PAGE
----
Safeguarding adults: helping people to protect themselves from crime

What is the video about?

Care staff can help older people to protect against burglary and feel more confident at home. Practical advice such as using door chains, window locks and asking for identification are simple strategies older people can take to reduce the risk of burglary. In this video, older people who were robbed by distraction burglars and rogue traders are interviewed. They explain the shock, fear and deep disappointment such experiences can cause. Interviews with care staff illustrate this issue can be discussed without being patronising or making a person feel unduly concerned.

Who will find this useful?

Care workers in community settings; trainers of community staff; safety roadshows.


Safeguarding adults: looking out for each other to prevent abuse

What is the video about?

The film shows how good communication with older people can improve safeguarding. In residential care it is important that staff take the time to talk to residents and to listen to their concerns. Two community projects demonstrate how people are encouraged to look out for each other and to report any concerns about the safety of individuals. The Elders Forum based at the Malcolm X Community Centre in Bristol and the Ivybank House Residential Home in Bath both demonstrate how an open learning environment can encourage older people to speak out if they have seen or experienced abuse.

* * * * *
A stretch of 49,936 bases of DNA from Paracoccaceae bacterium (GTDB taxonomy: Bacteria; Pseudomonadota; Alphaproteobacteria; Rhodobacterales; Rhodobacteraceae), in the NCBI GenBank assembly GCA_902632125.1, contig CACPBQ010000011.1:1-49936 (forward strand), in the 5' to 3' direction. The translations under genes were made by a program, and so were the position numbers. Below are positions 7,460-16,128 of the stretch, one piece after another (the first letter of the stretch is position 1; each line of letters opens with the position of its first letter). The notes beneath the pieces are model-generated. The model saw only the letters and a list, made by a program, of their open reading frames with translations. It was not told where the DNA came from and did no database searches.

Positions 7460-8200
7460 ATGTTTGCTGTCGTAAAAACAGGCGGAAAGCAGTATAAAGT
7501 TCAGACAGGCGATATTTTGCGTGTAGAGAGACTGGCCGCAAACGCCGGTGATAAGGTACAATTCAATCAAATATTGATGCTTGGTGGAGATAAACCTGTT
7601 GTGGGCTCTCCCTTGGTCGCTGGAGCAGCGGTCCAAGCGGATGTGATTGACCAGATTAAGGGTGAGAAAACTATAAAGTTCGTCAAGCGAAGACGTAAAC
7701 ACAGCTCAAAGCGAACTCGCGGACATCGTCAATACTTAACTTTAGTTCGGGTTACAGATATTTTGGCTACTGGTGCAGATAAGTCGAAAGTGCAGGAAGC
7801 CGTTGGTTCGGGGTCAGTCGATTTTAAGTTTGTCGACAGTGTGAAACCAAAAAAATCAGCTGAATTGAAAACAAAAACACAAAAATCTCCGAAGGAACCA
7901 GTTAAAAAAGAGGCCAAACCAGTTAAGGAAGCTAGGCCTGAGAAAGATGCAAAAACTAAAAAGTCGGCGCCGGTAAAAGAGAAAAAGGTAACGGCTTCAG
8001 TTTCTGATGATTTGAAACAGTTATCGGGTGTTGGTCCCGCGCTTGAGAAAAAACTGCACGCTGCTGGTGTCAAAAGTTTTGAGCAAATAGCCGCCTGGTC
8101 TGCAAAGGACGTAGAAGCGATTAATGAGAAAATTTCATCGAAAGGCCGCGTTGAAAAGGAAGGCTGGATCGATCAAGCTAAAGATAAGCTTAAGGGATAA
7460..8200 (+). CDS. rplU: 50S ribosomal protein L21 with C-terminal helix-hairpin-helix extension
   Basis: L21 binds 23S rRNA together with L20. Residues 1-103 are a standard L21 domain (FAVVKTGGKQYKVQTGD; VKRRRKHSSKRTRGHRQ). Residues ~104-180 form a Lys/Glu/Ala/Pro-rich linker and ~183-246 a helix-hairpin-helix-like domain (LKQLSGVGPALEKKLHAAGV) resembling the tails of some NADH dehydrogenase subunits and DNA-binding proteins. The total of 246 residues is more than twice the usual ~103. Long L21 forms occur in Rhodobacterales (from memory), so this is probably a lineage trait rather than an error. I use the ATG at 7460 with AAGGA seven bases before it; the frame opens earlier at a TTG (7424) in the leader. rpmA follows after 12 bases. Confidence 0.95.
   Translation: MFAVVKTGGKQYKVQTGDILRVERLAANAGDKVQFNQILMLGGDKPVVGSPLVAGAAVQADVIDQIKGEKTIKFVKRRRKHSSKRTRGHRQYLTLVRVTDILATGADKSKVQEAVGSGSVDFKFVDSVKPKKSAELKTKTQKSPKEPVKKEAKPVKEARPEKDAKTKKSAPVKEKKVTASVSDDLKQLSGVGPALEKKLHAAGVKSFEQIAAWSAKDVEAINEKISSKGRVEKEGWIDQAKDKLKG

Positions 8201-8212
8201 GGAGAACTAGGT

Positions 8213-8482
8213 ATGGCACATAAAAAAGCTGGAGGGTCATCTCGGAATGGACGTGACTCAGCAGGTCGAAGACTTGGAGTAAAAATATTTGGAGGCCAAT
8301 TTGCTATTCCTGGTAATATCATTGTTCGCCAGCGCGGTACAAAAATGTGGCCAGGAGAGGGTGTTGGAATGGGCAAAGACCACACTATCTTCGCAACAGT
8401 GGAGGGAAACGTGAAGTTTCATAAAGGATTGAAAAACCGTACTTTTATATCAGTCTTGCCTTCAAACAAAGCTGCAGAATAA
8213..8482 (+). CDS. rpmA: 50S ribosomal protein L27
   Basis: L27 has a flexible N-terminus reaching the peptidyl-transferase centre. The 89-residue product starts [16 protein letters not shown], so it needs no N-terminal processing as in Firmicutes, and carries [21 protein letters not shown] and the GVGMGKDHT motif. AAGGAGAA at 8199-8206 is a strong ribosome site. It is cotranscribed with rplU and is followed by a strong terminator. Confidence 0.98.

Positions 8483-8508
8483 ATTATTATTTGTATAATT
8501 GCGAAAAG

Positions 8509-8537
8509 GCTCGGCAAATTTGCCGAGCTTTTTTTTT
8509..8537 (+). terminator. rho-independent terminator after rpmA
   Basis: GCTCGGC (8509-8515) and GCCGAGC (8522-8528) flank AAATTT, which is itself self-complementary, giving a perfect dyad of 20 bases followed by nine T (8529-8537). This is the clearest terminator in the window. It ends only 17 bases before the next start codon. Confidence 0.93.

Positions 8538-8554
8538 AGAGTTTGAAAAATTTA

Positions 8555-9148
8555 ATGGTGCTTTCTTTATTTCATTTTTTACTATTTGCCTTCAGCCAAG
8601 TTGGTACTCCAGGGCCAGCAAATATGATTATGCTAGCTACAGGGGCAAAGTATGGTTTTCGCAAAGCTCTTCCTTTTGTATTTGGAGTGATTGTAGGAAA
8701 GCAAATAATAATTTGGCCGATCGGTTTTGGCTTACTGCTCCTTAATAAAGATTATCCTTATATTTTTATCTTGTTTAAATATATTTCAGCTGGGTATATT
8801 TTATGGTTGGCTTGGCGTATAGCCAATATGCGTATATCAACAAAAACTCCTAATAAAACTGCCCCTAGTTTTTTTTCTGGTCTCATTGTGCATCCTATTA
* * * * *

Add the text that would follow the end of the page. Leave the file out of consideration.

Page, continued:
Who will find this useful?

Managers and front-line workers providing residential and community care.


Safeguarding adults: an independent life after abuse

What is the video about?

The film focuses on the personal story of Philip who suffered physical, financial and emotional abuse in the family home for many years. Philip has learning disabilities and cerebral palsy. When Philip finally disclosed the abuse, he was supported to leave the family home. Since then he has gone from strength to strength. He married and, although his wife unfortunately died some years after their marriage, Philip continues to live a full and independent life.   Warning: This film contains strong language.

Who will find this useful?

Social workers; front-line care workers.


Safeguarding adults: teaching people to protect themselves

What is the video about?

This short film shows how training for people with learning disabilities can help them to protect themselves from abuse. People are helped to recognise what abuse is and to understand that they can and should say no. Each session involves a paid co-trainer who is an adult with learning disabilities. The training has also been adapted for groups of older people, people with physical disabilities and people who misuse substances.

Who will find this useful?

People working with people who are vulnerable to abuse; people working with people with communication problems.


Visit the SCIE website for more e-learning